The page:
Gears are found in tons of mechanical devices. They do a number of important jobs, but most important, they offer a gear reduction in motorized equipment. This is key because, frequently, a little motor spinning extremely fast can provide plenty of power for a device, but not enough torque. For instance, an electric screwdriver has a very large gear reduction since it needs lots of torque to carefully turn screws, bu­t the motor only produces a little amount of torque at a high speed. With a gear reduction, the output speed could be reduced while the torque is increased.

One more thing gears do is definitely change the direction of rotation. For instance, in the differential between your rear wheels of your car, the power is definitely transmitted by a shaft that operates down the center of the car, and the differential has to convert that power 90 degrees to apply it to the tires.

There are a lot of intricacies in the different types of gears. In this post, we’ll learn exactly how the tooth on gears work, and we’ll discuss the different type­s of gears you find in all sorts of mechanical Gearbox gadgets.­


On any equipment, the ratio is determined by the distances from the guts of the gear to the idea of contact. For example, in a gadget with two gears, if one gear is twice the diameter of the additional, the ratio will be 2:1.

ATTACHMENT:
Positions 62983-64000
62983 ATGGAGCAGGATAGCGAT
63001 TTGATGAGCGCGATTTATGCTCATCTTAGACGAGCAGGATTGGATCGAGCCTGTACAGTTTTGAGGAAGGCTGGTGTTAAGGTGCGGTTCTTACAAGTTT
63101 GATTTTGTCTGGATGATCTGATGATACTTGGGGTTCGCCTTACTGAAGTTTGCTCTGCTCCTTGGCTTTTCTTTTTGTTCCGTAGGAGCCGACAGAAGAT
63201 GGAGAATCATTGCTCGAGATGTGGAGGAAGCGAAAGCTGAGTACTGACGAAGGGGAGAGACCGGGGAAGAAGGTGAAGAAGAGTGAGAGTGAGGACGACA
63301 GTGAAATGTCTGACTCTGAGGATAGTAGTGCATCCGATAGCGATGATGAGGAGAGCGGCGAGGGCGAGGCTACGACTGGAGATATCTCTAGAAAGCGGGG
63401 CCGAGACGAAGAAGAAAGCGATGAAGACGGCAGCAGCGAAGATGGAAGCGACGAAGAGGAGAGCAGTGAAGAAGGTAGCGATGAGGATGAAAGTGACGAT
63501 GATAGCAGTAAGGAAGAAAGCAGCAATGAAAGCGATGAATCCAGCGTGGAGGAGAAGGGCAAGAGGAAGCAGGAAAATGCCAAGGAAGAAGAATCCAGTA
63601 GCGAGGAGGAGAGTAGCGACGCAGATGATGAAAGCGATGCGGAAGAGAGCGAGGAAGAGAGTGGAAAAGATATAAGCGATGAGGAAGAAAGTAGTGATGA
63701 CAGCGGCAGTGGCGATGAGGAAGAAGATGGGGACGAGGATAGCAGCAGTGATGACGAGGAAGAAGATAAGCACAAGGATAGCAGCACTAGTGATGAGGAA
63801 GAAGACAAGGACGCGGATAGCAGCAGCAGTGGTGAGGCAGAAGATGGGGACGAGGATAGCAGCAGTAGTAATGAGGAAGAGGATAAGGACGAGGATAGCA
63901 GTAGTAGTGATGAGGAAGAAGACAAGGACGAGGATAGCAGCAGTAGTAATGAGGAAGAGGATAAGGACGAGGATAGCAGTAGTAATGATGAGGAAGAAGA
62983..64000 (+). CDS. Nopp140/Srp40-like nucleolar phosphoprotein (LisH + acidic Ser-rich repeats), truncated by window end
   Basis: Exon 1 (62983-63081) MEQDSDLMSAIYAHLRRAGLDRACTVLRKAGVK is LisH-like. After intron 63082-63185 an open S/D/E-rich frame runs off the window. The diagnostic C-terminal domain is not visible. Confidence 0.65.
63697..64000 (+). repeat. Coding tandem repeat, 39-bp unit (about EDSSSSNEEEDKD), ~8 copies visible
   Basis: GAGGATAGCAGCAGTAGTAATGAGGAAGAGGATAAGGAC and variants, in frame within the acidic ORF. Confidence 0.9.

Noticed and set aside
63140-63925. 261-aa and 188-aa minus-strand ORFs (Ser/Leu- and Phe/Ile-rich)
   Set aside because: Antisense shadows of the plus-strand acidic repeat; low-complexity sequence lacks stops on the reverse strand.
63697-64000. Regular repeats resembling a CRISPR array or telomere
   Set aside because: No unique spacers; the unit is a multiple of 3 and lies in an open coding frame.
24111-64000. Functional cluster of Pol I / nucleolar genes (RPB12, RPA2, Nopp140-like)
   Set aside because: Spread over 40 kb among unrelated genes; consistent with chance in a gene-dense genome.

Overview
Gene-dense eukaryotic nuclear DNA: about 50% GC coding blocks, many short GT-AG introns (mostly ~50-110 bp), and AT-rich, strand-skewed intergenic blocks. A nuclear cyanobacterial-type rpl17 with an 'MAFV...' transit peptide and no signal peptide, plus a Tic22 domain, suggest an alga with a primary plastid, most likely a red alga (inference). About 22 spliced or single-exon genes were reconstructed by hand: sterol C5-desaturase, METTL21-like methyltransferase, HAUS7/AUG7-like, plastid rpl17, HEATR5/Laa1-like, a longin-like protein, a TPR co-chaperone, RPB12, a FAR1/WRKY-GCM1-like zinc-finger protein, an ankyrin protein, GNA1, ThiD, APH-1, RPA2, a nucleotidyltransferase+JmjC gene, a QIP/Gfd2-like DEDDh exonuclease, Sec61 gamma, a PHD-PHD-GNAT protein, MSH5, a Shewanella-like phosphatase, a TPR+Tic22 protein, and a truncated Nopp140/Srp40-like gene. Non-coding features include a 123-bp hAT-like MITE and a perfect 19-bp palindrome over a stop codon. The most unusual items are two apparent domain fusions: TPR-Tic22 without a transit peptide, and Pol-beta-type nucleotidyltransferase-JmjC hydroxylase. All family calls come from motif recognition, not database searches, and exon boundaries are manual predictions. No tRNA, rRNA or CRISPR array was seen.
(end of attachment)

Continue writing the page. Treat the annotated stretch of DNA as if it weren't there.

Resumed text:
Probably the most primitive types of gears we could look at would be a wheel with wooden pegs protruding of it.

The problem with this kind of gear is that the distance from the center of every gear to the point of contact changes as the gears rotate. This implies that the gear ratio adjustments as the gear turns, and therefore the output acceleration also changes. If you used a equipment like this in your car, it would be impossible to keep up a continuous speed — you would be accelerating and decelerating constantly.

Many modern gears use a particular tooth profile named an involute. This profile gets the very important property of maintaining a constant speed ratio between your two gears. Like the peg wheel above, the contact stage moves; but the shape of the involute gear tooth compensates because of this movement. Find this section for details.

Now let’s check out some of the different types of gears.